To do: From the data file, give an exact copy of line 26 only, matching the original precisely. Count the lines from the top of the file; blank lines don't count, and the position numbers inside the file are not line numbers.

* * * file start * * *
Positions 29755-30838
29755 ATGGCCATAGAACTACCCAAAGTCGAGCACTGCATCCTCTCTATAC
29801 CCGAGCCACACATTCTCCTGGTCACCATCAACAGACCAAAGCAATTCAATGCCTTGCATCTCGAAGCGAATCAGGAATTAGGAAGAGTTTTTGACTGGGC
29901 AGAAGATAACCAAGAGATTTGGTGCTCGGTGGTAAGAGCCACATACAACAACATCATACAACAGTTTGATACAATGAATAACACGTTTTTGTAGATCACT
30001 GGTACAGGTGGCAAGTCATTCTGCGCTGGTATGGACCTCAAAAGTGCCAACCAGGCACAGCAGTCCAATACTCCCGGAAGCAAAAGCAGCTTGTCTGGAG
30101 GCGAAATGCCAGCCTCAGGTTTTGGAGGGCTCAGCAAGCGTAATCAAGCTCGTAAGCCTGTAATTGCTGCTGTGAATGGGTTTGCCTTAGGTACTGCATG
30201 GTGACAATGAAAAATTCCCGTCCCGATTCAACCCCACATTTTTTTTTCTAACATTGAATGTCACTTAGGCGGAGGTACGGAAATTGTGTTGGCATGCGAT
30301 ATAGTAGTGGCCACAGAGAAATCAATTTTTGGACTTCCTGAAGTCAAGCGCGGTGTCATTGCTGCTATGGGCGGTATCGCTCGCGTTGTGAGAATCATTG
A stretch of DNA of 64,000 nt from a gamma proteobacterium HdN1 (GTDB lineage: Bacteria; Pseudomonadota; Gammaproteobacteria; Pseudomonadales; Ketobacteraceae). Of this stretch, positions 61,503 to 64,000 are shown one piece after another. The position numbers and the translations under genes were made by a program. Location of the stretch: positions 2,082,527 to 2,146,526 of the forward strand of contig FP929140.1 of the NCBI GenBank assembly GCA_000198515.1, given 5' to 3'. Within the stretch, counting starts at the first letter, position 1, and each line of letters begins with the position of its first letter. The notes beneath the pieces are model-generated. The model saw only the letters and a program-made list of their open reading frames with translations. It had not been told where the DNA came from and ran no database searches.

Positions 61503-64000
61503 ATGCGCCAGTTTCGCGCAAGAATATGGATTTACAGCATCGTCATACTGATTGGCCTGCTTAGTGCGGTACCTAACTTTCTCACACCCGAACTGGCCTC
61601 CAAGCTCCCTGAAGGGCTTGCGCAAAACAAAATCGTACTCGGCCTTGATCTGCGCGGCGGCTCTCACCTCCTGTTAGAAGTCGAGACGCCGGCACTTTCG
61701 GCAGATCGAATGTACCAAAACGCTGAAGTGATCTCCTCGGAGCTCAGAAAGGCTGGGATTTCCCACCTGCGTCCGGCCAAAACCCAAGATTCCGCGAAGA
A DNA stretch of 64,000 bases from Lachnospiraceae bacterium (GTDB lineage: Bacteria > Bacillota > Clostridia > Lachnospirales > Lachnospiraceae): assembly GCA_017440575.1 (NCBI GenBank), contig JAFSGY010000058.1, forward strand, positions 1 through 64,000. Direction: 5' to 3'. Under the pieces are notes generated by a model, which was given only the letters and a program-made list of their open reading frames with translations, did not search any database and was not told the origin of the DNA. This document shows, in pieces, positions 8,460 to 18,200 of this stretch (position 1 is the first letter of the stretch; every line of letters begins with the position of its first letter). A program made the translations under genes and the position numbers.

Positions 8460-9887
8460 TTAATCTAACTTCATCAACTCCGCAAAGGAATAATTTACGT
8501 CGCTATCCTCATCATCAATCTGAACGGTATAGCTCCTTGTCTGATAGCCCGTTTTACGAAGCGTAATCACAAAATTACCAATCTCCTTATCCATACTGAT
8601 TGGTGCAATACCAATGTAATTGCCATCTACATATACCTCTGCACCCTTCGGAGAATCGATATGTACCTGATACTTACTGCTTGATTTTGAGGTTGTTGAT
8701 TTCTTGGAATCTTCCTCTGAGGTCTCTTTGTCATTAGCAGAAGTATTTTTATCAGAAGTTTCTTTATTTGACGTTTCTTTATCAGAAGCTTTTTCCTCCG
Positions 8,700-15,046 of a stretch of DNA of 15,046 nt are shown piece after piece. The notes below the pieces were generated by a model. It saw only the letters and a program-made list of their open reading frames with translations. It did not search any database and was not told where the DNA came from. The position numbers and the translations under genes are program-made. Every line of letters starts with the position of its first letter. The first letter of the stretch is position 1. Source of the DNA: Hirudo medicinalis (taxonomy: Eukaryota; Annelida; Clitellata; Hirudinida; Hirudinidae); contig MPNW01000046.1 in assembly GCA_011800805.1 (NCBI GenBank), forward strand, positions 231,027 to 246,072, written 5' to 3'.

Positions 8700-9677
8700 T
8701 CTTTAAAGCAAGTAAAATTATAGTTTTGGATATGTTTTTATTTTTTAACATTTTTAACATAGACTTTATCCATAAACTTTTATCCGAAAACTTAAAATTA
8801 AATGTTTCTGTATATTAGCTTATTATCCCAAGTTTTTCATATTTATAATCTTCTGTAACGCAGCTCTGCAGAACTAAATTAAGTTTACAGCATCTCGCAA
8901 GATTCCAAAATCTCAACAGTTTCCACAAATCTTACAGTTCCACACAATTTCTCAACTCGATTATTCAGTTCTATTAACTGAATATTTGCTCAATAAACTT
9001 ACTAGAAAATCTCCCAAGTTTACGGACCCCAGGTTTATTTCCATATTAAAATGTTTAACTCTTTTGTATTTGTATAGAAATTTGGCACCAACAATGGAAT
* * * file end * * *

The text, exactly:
9001 ACTAGAAAATCTCCCAAGTTTACGGACCCCAGGTTTATTTCCATATTAAAATGTTTAACTCTTTTGTATTTGTATAGAAATTTGGCACCAACAATGGAAT